30 miles east of Aberdeen, on the boarder of civilisation and wilderness, lurks poetic print designer, Helen Ruth. Strolling through the hinterland, Helen draws inspiration from the feral landscape to concoct the prints that make up her visual anthology. Set in unreal worlds, she invents stories without definite time or locality, pulled together to form the basis of her collections. After winning a print studio placement in Lake Como, Italy, Helen was spurred on to create further designs of her own and produced a small collection for an exhibition in Scotland. It was at this point a friend pointed her in the direction of Wolf & Badger.
Last year Helen took a break from stocking with us while she developed her brand which is now producing menswear accessories. 'There was a kind of customer, especially in the Notting Hill store, that liked the quirkiness of having a formal mens accessory but with a slightly unexpected element’, states Helen. A keen observation and assertion on our Notting Hill customer base who are known to flirt with the bolder, more attention-grabbing garments.
Taking inspiration from sinister fairytales, Helen cites feminist novelist, Angela Carter, and author/poet, Hans Christian Andersen, as influencers in creating her ‘own kind of fairy story’. Of these, one particular reference shines through, that of Hans Christian Andersen’s ‘The Nightingale’. A tale of the Emperor of China and the song of this special bird - said to be one of the most beautiful things in his empire. The Emperor orders a nightingale be brought to him. Later he is gifted a bejeweled mechanical version which pleases him so much so that he forgets about the original bird. The false-nightingale eventually breaks, and the real bird, hearing of the Emperor’s now ill health, returns to him resulting in his miraculous recovery. No amount of over-compensation and unnecessary frills can make up for the quality of the genuine artifact, in fiction or reality. The journey from conception to sale for Helen's pieces is so short, the narrative is still very much embedded in each piece.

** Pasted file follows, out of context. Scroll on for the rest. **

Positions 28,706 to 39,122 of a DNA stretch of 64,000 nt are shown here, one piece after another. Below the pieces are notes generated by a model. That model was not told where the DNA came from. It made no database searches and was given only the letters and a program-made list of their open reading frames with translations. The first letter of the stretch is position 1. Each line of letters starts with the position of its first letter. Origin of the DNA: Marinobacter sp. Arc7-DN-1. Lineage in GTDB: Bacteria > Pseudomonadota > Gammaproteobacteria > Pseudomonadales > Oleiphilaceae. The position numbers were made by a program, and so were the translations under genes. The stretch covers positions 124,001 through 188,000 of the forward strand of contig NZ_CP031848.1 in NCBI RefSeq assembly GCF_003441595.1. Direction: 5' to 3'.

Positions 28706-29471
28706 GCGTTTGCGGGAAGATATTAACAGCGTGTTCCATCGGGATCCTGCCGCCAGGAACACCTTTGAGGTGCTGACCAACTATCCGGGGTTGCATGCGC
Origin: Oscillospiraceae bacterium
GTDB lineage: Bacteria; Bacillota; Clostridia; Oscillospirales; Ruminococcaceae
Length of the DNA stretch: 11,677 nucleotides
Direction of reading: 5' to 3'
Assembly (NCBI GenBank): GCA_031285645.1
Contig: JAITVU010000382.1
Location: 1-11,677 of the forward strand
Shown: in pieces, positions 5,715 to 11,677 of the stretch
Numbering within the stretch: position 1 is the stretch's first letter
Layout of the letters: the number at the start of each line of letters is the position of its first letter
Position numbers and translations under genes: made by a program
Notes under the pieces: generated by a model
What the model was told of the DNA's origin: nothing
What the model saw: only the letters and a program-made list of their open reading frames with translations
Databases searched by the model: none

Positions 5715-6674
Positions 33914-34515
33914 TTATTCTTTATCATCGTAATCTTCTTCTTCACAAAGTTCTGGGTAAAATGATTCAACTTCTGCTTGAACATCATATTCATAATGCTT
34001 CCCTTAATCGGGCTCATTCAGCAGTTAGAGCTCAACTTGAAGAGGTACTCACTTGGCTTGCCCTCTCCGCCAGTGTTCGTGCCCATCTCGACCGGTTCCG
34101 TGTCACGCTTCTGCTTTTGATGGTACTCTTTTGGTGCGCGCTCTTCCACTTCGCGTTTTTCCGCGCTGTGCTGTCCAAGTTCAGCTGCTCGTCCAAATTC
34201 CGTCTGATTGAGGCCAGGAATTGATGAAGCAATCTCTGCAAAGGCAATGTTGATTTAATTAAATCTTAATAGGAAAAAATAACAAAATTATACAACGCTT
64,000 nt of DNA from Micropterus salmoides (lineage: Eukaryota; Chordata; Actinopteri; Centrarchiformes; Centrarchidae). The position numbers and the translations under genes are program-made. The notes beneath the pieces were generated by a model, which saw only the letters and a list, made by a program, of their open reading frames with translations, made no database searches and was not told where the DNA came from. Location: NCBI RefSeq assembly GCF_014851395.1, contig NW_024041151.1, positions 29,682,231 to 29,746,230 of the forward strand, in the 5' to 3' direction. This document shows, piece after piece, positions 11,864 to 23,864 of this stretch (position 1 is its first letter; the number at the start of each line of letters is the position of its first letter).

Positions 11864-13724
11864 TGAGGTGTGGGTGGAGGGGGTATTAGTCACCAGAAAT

Just as the nightingale returned to the Emperor, Helen Ruth has returned to us at Wolf & Badger. Helen’s work not only stands as a thing of beauty in its own right, but is a statement on the progression of story telling. Traditionally passed by word of mouth, moving on to literary forms, only the physical versions survive, unchanged, through time. Helen’s prints represent a move towards visual methods of story recording as a response to evolving visual culture. Traditional fairytales were believed to be grounded in historical truth. Helen’s concoctions represent a lessening naivety and willingness to believe without question, instead acting as a platform for self discovery and imagination.
With a small team of fellow Scottish creatives, Helen has produced a promotional video. The story depicts a woman leading a man through the woods to a banquet scene. Throughout the film the man morphs ever more wolf-like, resulting in a wild animal encased in a tuxedo. Rather than going for a typically folkloric character, Helen’s story draws parallels with ‘Little Red Riding Hood’, the Perrault version. ‘Who does not know that these gentle wolves are of all such creatures the most dangerous!’* Intricate and relevant, one could get entangled in the many layers of fantastical plot lines embedded in a Helen Ruth piece, pretty stimulating for an accessory and rather perfect for Wolf & Badger.
*please note – our wolves are more ‘pedigree pooch’ than ‘predator’.